• $\begingroup$ @poncho, perhaps that is the point (!), I am imagining that in a big database test comparing truncated SHA1 with old checksums (like XOR8 or CRC) we will find non-zero $q$ values and something like $q_{sha1}<q_{xor8}$. $\endgroup$ – Peter Krauss Apr 21 '18 at 21:37
  • $\begingroup$ Your bounty is still out and I don't see an accept. Meanwhile there is a very extensive answer from Squeamish. Could you indicate what is missing from it? $\endgroup$ – Maarten Bodewes Apr 29 '18 at 22:00
  • 1
    $\begingroup$ @MaartenBodewes Well,there's no metric for a start... $\endgroup$ – Paul Uszak Apr 30 '18 at 2:28
  • $\begingroup$ If you're buying proprietary crypto, I have a bridge to sell you. Forget testing it as a black box—don't give your money to snake oil salesmen; use a real hash function instead. $\endgroup$ – Squeamish Ossifrage May 2 '18 at 13:27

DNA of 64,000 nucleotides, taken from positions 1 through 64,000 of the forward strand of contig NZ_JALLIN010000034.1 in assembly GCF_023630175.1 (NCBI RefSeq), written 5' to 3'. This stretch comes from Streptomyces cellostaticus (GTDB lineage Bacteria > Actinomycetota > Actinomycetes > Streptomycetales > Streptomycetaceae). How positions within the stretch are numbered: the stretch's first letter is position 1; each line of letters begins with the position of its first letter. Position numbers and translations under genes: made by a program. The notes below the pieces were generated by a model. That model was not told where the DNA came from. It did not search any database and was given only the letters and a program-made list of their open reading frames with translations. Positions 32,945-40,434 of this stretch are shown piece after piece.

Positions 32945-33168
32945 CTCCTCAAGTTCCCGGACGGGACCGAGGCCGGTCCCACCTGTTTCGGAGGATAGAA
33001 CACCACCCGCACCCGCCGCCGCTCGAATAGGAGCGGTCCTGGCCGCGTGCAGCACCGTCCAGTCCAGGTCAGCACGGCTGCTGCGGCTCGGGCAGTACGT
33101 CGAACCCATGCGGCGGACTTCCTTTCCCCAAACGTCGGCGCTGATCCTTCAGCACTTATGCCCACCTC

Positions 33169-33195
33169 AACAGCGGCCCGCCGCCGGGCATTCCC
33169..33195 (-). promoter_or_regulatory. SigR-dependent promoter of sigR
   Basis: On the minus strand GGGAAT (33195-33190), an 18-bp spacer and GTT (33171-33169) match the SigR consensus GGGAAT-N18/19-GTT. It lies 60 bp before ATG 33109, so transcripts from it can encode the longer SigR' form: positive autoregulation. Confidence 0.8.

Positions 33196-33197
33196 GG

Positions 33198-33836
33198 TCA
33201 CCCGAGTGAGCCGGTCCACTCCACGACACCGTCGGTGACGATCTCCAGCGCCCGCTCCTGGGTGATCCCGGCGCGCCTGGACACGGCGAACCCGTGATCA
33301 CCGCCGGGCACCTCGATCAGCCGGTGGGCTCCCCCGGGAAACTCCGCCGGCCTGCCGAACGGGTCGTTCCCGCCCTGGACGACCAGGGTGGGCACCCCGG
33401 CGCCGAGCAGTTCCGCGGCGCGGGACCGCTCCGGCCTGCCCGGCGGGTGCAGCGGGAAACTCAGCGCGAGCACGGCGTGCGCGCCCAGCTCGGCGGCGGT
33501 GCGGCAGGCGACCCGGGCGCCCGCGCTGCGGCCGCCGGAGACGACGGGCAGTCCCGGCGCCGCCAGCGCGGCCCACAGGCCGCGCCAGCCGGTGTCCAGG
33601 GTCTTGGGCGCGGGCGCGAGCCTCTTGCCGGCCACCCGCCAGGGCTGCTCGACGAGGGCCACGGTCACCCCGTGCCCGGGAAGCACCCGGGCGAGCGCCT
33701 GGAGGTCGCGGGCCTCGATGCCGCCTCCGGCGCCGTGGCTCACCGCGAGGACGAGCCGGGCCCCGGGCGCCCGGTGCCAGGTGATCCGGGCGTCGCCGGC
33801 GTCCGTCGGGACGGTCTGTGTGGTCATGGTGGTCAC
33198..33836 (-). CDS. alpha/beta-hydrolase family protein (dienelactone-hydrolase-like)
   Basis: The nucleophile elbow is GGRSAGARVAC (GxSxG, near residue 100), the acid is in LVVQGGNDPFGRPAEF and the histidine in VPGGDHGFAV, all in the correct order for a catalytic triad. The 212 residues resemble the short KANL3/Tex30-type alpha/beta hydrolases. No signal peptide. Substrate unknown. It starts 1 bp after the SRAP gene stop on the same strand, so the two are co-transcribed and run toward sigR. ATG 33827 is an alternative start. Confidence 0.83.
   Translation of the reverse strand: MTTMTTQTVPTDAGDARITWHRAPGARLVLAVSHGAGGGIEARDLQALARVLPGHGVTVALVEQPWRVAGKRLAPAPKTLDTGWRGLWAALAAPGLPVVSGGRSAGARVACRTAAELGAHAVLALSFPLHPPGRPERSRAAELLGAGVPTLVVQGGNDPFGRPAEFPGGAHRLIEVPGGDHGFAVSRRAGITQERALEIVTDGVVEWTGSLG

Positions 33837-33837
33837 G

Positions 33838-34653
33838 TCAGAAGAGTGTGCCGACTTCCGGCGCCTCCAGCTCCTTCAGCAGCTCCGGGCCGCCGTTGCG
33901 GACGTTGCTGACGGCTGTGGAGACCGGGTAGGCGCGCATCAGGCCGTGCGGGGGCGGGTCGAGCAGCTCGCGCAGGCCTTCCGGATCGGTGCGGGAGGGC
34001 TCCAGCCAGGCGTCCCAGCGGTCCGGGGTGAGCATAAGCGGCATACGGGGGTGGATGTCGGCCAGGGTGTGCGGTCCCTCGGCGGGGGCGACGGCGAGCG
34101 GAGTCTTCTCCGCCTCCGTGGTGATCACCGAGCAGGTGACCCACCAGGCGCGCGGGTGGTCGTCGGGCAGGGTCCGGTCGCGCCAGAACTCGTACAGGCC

There are a few standard quantities related to families of hash functions $H_k\colon \{0,1\}^m \to \{0,1\}^h$ for a uniform random key $k$. You might call them metrics. They came to prominence in Carter and Wegman's research program on universal hash families (paywall-free), though their first use in cryptography for one-time authenticators, by Gilbert, MacWilliams, and Sloane (paywall-free), predated the Carter–Wegman program by several years.

  • An upper bound on $\Pr[H_k(x) = u]$ for any $x \in \{0,1\}^m$ and $u \in \{0,1\}^h$. If it is $1/2^h$, then we say the family is equidistributed.

  • An upper bound on $\Pr[H_k(x) = H_k(y)]$ for any distinct $x, y \in \{0,1\}^m$. For example, if it's at most $1/2^h$, we say the family is universal; if it's at most $\varepsilon = O(1/2^h)$, we say it's $\varepsilon$-almost universal. The quantity $\Pr[H_k(x) = H_k(y)]$ is sometimes called the collision probability.